This late summer early fall salad uses local corn and edamame.
The Japanese have been eating edamame (pronounced ey-dah-MAH-meh) for over two thousand years. These delicious, albeit mild tasting, green soy beans can be found at farmers’ markets, the frozen vegetable section or frozen health food section in larger supermarkets or at any Asian store worth its salt in seaweed. Edamame is grown in Ontario and other parts of Canada.
2 cups (500 mL) frozen shelled Edamame
1 cup (250 mL) fresh or frozen cooked corn, thawed
1 red pepper, diced
4 green onions, sliced thinly
1 tbsp (15 mL) apple cider vinegar
1 tbsp (15 mL) sodium reduced soy sauce
1 tbsp (15 mL) no salt or sugar rice vinegar
2 tsp (10 mL) red or white miso paste, found in the International Foods aisle
1 tsp (5 mL) canola oil
2 cloves garlic, minced
1 tbsp (15 mL) fresh ginger, minced
- In a small pot, bring 1 cup (250 mL) of water to the boil. Add the Edamame, bring back to the boil, reduce heat, cover and simmer for 3-4 minutes. Don’t overcook them. They tend to go soggy if they have been overcooked. When cooked drain and set aside.
- To make the dressing: in a small bowl whisk together apple cider vinegar, soy sauce, rice vinegar, miso, oil, garlic and ginger. Store in fridge until serving time.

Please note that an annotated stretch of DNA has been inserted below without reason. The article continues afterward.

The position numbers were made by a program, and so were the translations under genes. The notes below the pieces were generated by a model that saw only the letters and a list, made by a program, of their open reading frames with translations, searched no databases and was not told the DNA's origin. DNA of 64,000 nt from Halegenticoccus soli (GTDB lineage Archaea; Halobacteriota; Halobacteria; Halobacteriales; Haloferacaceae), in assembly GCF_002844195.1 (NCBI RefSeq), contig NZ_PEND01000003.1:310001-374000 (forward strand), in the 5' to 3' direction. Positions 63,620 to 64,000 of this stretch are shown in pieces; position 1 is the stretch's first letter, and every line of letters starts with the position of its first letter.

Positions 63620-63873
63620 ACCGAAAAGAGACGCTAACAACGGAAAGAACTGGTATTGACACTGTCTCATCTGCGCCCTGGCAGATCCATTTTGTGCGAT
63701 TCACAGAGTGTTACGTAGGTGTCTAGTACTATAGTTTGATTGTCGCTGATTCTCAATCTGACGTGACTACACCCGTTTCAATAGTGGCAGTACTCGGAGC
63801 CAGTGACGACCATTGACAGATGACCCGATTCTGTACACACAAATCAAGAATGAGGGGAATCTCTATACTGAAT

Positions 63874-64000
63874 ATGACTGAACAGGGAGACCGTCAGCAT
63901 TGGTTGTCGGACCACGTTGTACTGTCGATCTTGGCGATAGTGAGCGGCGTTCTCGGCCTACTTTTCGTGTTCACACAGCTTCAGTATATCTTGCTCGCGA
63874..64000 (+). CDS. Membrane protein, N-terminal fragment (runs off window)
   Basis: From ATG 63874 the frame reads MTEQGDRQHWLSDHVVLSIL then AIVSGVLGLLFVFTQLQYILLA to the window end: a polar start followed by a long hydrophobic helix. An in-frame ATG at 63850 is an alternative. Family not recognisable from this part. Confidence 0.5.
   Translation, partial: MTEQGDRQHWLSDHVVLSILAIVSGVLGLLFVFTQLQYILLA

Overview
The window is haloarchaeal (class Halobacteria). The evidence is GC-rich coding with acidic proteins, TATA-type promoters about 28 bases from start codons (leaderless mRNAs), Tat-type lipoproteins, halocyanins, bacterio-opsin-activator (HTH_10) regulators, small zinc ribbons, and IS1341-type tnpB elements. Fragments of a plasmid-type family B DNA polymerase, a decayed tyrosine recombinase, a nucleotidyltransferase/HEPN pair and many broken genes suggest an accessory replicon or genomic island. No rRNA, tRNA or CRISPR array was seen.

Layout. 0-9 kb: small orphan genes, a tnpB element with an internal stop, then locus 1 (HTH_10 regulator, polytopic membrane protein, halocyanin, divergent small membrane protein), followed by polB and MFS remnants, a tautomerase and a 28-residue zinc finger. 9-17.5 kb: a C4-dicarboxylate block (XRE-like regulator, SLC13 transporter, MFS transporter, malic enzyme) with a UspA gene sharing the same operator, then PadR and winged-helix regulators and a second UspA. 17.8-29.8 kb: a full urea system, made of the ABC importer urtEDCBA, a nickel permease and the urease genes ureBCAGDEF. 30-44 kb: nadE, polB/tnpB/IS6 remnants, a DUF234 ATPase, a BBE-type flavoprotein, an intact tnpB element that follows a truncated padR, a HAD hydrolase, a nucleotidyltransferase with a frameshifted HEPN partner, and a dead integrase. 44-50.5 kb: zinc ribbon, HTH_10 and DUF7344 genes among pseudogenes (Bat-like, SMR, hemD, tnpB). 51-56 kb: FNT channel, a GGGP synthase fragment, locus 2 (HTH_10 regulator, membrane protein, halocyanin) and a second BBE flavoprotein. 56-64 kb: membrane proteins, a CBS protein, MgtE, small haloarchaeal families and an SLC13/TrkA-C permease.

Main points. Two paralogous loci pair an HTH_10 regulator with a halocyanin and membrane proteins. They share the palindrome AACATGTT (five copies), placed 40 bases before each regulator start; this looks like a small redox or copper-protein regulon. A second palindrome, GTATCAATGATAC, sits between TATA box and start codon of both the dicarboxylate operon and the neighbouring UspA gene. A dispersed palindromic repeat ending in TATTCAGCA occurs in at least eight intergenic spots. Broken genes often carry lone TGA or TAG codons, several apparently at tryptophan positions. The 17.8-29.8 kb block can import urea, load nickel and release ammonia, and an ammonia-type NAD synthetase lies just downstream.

- In a medium bowl toss together the Edamame, thawed frozen cooked corn, diced red pepper and green onion.
- Store covered in the fridge until well chilled approx. 1-2 hours or until serving time.
- Remove from fridge, pour on dressing you picked and toss well. Serve immediately.
One serving = 1 cup (250 mL) as a side
Double up the serving to make it a vegetarian main, double the nutrient breakdown when you do.
Per serving: 170 Calories, 4.5 g Total Fat, 0 g Sat Fat, 0 g Trans Fat, 330 mg Sodium, 22 g Carbohydrates, 6 g Fibre, 11 g Protein
Carbohydrate Choices: 0
Professional home economist tip:
Check out my Facebook Fan page on Wednesday September 9 at 8 pm EDT – I’ll be making this salad live.
From Homegrown – Celebrating the Canadian Foods we Grow, Raise and Produce (Whitecap 2015) written by Mairlyn Smith P.H.Ec. with recipes from the members of the Ontario Home Economics Association